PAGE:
Several other media outlets, including Vox, and independent researchers then began analyzing government data and reports from the ground. We all found additional evidence that even in the first month after the storm the death toll was much higher than the official count — likely to be more than 1,000. For instance, Vox reported in October 2017 that the death toll was likely more than 450.
The official death toll, however, was eventually updated to 64 and remained there until August, even after several groups of researchers published their higher estimates in peer-reviewed journals. It took the release of the GWU report, which Gov. Rosselló commissioned himself and was the most comprehensive assessment to date, to give the government the confidence to put out a new official toll.
But still, even the 2,975 figure is not a list of names but rather a best estimate, according to Rosselló. “This number can change,” Rosselló said in August. “It could be less, it could be more, as time passes.”
Why we should trust the GWU estimate
If it feels like there have been a lot of different death tolls mentioned over the last six months or so, there have been. In the absence of a reliable figure from the government, three different groups of public health and social science researchers, along with several teams of journalists, attempted in the months since the storm to calculate the “excess mortality.”
Researchers were interested in calculating not only the people who died during the peak of the storm, but also from the resulting loss of power, water, medical, and emergency services.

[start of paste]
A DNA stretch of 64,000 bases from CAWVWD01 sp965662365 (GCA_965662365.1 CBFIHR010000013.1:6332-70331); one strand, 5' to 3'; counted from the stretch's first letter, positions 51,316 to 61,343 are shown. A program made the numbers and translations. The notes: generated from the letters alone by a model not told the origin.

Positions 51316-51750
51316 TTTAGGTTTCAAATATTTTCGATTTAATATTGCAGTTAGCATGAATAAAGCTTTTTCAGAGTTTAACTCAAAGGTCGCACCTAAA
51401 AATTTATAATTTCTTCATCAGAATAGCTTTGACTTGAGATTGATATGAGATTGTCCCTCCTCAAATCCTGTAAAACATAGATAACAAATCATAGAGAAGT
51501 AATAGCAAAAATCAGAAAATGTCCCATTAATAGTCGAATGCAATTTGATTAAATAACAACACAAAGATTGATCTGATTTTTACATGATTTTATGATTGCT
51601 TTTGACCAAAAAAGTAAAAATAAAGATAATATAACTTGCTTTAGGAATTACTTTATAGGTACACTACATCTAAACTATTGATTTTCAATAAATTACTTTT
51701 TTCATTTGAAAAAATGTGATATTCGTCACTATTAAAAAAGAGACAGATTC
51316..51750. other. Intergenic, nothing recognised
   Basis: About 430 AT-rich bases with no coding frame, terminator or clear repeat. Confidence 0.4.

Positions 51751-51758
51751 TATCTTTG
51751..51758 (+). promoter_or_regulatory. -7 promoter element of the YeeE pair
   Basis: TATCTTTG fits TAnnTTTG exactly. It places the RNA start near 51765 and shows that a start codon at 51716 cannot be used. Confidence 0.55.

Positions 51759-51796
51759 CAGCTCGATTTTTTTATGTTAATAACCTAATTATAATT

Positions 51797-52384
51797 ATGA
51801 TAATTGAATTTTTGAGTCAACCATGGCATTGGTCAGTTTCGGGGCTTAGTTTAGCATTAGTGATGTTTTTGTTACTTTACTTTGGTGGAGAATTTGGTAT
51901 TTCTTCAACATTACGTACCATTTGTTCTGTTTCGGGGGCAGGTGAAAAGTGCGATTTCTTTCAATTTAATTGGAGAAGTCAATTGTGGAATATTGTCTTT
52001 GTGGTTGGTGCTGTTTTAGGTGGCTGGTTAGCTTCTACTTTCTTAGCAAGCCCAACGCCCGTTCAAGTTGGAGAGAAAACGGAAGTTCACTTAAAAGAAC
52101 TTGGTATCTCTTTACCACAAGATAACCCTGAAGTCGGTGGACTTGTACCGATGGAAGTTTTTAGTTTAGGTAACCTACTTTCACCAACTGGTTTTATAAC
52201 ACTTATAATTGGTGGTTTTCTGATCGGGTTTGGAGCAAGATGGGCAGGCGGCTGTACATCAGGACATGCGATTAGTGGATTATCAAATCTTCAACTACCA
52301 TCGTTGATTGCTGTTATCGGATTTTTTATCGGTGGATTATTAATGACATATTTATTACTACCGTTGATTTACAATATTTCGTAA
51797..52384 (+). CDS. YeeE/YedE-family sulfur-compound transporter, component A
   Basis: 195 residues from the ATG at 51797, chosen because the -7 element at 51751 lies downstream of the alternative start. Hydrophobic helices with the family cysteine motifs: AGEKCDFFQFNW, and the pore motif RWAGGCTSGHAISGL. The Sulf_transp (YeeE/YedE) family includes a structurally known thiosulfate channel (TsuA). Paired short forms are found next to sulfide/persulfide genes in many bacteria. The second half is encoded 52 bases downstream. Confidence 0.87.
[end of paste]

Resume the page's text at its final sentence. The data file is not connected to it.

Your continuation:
Several in the first wave of estimates beginning in December put the toll at about 1,000 deaths, about 15 times higher than the official count. The government also acknowledged in a report to Congress this summer (before it released the new official toll) that the storm caused 1,427 more deaths than “normal.”
The ideal way to calculate the death toll from a hurricane, disaster researchers say, generally, is to count all the deaths in the time since the event, and then compare that number to the average number of deaths in the same time period from previous years. Subtract the average number from the current number and that’s the death toll.
In Puerto Rico, there was some delay in the processing of death certificates in the months after the storm hit. And given how long the power outages lasted, there were storm-linked deaths even into February, five months after the storm hit.
What was different about the GWU study was that it looked at death certificates and other mortality data from September 2017 through the end of February 2018. It fed that data into a mathematical model that also adjusted for age, sex, and migration from the island, and ultimately found that there were an estimated 2,975 excess deaths related to Hurricane Maria, or 22 percent more deaths than would have been expected during that period in a year without the storm.